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Robert Shiller Vs Prof Siegel CAPE Ration

September 2, 2013

Clash of the Cape crusaders

Robert Shiller's warnings about the internet stock...also doubled between 2003 and 2007. Robert Shiller "Emotions and heightened attention to...desire to get into the game," warned Robert Shiller in 1999. "Such is irrational exuberance... By John Authers

Above is the link to the article in and some perspective on that article.

So I must say this is an interesting read. Beyond the interesting read, don't know how to really use this. Now to complete the analysis, Behavioral Finance professors perspective should have been included.

Ask the Verizon Board and the Vodafone Board or the Microsoft and Nokia Board. They each just did one of the biggest transactions in their Board. They probably ignored the analysis mentioned in the article in determining the value of the transaction.

I am just speculating, but probably they must have used DCF analysis in determining the value of the deal. Most important transactions are done with DCF and the shortcuts of how to determine the value just does not exist in the real world.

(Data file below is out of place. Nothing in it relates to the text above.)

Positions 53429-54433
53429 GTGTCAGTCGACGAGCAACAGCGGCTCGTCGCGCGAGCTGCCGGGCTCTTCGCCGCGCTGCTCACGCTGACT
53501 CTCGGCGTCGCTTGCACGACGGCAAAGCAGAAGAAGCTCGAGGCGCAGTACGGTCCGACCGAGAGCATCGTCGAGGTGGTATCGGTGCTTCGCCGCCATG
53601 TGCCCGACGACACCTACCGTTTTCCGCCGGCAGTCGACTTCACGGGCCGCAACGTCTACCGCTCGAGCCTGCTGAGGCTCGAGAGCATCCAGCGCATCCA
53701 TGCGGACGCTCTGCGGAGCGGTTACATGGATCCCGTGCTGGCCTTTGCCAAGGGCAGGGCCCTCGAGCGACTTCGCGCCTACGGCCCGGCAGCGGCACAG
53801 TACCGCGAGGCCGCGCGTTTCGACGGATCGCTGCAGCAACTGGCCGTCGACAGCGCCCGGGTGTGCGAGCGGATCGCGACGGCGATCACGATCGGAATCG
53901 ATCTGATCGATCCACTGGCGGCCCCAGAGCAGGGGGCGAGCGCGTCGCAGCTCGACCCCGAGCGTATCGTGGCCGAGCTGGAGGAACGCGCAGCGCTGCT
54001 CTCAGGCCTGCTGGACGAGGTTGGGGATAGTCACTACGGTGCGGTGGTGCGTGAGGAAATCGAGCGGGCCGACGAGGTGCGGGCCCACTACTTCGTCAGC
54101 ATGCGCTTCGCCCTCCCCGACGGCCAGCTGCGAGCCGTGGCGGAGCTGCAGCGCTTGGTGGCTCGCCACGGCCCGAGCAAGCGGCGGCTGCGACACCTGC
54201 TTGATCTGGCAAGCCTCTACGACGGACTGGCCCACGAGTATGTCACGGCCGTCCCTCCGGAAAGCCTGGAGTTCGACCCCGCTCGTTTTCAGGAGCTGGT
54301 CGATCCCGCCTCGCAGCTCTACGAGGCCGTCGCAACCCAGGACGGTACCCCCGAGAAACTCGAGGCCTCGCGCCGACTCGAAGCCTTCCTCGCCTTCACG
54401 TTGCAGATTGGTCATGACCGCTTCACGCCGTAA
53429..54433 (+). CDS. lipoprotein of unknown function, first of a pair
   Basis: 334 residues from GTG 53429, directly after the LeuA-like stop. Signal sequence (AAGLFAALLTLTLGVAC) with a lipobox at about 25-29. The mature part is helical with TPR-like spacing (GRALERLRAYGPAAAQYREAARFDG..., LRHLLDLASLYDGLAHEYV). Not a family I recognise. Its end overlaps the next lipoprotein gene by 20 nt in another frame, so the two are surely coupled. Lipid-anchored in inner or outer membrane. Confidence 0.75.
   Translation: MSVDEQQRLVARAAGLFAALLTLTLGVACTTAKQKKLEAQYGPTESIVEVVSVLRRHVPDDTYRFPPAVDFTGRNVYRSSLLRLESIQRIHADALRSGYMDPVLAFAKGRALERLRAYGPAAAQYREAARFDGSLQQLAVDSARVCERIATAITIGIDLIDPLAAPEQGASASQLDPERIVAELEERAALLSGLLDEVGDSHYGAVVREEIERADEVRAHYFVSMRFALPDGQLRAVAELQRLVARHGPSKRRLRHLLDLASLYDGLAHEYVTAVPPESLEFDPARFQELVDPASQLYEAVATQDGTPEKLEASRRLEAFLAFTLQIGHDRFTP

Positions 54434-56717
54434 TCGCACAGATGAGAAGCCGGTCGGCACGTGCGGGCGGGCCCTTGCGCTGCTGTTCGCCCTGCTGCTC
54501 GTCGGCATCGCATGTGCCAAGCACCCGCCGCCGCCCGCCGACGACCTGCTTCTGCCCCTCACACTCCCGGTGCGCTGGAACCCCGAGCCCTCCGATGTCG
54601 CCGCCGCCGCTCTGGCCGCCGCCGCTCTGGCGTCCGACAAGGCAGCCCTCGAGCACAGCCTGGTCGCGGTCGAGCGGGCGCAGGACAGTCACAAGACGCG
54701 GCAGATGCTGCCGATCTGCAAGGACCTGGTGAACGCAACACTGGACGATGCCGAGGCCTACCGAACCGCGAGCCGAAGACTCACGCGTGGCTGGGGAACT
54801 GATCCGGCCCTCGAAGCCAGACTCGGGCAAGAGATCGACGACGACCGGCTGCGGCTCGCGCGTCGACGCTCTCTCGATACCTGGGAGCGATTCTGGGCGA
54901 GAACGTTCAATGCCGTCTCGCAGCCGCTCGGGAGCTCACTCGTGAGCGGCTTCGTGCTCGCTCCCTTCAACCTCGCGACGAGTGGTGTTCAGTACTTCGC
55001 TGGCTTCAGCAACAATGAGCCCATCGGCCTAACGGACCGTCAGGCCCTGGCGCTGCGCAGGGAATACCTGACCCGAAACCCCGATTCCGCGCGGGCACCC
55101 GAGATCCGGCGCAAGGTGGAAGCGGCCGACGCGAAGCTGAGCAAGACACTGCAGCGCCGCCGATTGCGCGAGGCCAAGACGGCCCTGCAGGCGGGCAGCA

Now both well known academics came up with the theory and both happen to be right at the respective time. One of the biggest reasons for stock market growth in 1990s was the tech boom and the increase in productivity in economy due to tech boom. Obviously Prof Siegel proved to be right. This boom lead to bubble and crash of the stock market Prof Shiller proved to be right. Prof Shiller has been saying about the bubble since 1996 and he was wrong for 4 years until the market crashed. With the crash, his popularity grew.

Now coming up with various shortcuts in determining the value may be helpful and ofcourse the historical perspectives gives us analysis on how the markets have behaved during various cycles. Somehow I have not heard financial advisers advising their clients on divesting or investing in the stock markets based on these theories. Sometimes have heard financial advisers use Prof Siegel's theory for advising clients for investing in the stock market. But they have used that theory consistently in the bull market and bear market.

I am a big fan on the analysis of both the academic professors and regularly read their articles, but cannot take their analysis to my company management as a basis of divestment or investment in the market.